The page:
New species of mammals aren’t found very often, but if one is, chances are it will be a bat. Bats are secretive, often nocturnal, and numerous. With more than 1200 species in the order Chiroptera, they represent 20% of all mammalian species (red in the pie chart below); the only bigger order is the rodents:
In 2005 a new species of bat was discovered in the cloud forests of Ecuador (perhaps reader Lou Jost has seen this one): Anoura fistulata, otherwise known as the tube-lipped nectar bat. (The short paper describing it, by Nathan Muchhala et al., is free for download here, and the reference is at the bottom of this post.) As National Geographic News reported last week, its unusual method of feeding—inserting an absurdly long tongue into flowers and lapping up the nectar—has just been filmed for the first time.
What is unusual about the bat is that its tongue is longer than its body!
The creature is only about two inches (five centimeters) long, but its tongue is nearly three and a half inches (nine centimeters) long—one and a half times longer than the bat’s body.
When not collecting nectar from the Centropogon nigricans flower, the bat’s tongue is retracted and stored in the animal’s rib cage.
That’s the longest tongue relative to its body size of any mammal, even longer than that of Gene Simmons! Just as a comparison (no griping, readers), if my own tongue were of similar relative size, it would be eight and a half feet long.
A. fistulata is distinguished from other species in the genus by having a lower lip that is elongated, extends further than the upper lip, and is rolled into a tube covered with papillae. And of course there’s that tongue. Both of these features are shown in the figure below, taken from the paper.
But of course what we want to see is how they use that tongue. This was filmed just recently by a National Geographic crew. As their article reports:
In the new high-def video—which aired Sunday as part of the National Geographic Channel’s Untamed Americas documentary series—the bat is shown feeding on the wing. (The Channel and National Geographic News are affiliated within the National Geographic Society.)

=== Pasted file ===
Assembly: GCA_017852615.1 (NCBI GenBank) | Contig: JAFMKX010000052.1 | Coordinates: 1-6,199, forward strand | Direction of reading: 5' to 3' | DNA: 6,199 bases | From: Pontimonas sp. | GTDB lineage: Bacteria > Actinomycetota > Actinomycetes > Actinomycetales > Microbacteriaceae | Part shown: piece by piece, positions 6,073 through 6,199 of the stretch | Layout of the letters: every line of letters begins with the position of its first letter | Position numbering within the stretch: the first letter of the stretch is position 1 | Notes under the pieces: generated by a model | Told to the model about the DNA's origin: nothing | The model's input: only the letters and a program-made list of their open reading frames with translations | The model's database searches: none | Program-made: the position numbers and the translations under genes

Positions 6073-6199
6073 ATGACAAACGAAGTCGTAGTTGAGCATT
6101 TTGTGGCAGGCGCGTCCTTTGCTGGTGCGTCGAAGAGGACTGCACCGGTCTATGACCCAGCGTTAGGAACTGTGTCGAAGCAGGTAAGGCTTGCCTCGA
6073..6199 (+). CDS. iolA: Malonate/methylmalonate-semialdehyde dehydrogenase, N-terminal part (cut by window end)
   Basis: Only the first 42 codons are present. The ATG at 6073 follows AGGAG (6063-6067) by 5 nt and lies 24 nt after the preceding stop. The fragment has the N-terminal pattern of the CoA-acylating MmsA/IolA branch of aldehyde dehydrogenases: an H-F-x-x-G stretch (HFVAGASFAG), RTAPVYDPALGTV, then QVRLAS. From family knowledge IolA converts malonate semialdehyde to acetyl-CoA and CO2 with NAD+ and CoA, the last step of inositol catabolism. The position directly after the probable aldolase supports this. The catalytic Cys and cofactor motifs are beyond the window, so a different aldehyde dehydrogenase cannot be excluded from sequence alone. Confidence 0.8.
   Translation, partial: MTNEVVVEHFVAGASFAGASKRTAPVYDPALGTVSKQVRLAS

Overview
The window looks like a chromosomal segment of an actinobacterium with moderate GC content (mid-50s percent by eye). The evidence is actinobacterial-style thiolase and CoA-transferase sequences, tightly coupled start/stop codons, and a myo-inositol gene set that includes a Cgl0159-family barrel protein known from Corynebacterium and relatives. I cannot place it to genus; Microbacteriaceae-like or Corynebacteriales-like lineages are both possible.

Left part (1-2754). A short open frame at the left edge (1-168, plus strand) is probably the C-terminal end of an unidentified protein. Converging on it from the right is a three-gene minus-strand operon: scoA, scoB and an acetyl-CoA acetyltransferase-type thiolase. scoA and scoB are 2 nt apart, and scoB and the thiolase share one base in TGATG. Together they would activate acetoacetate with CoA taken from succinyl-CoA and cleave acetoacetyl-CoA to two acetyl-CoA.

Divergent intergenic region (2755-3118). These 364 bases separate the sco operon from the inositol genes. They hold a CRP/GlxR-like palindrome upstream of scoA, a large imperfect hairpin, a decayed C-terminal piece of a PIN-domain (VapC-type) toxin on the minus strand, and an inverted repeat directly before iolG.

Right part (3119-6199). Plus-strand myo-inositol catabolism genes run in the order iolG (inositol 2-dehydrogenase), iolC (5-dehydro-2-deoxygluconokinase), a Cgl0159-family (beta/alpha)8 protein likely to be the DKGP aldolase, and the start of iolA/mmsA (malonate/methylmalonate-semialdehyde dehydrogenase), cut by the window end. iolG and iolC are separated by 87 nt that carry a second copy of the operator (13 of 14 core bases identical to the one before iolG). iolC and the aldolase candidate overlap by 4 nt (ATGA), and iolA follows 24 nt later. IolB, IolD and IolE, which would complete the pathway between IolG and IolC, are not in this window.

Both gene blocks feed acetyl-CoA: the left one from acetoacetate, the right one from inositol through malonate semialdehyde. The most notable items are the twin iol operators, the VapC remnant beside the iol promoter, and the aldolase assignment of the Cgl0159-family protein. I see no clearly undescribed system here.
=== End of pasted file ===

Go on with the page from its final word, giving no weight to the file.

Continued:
“These bats can hover,” said biologist Nathan Muchhala, who helped discover the species in an Andean cloud forest. “They’re like hummingbirds in that sense.”
In a close-up, the animal’s tongue slithers, snakelike, down the flower’s long neck. When the tongue reaches the pool of sweet nectar at the bottom, the tip transforms, becoming suddenly prickly as hairlike structures called papillae extend outward.
“Just before the bat retracts the tongue, the [papillae] stick straight out sideways,” said Muchhala, of the University of Nebraska-Lincoln. “That maximizes the surface area, allowing it to act like a mop and sop up as much nectar as possible.”
Here’s the video, which shows the bat hovering like a hummingbird (this, by the way, is an example of “convergent evolution,” since these bats and hummingbirds independently evolved nectar feeding, long tongues, and hovering):
The narration is very good here: I love the line “necessity is the mother of evoluiton.”
As National Geographic reports, getting that video was no easy matter:
To get the super-tongue footage, National Geographic filmmakers flew to Ecuador, where Muchhala and his team were waiting with a bat they’d already netted. Filming took place in a special tent, in which the bat could freely fly and feed. To make the tongue visible to the camera, a small hole was cut at the base of the flower. “They put the camera behind the hole and got that amazing close-up shot,” Muchhala said. At first, the bats were bothered by the humans and the bright lights in the tent and would not approach the flower to feed, but they eventually adjusted.”They actually get so used to it that after a while,” Muchhala said, “you come into the tent and they come up to you and will land on your hand looking for nectar.”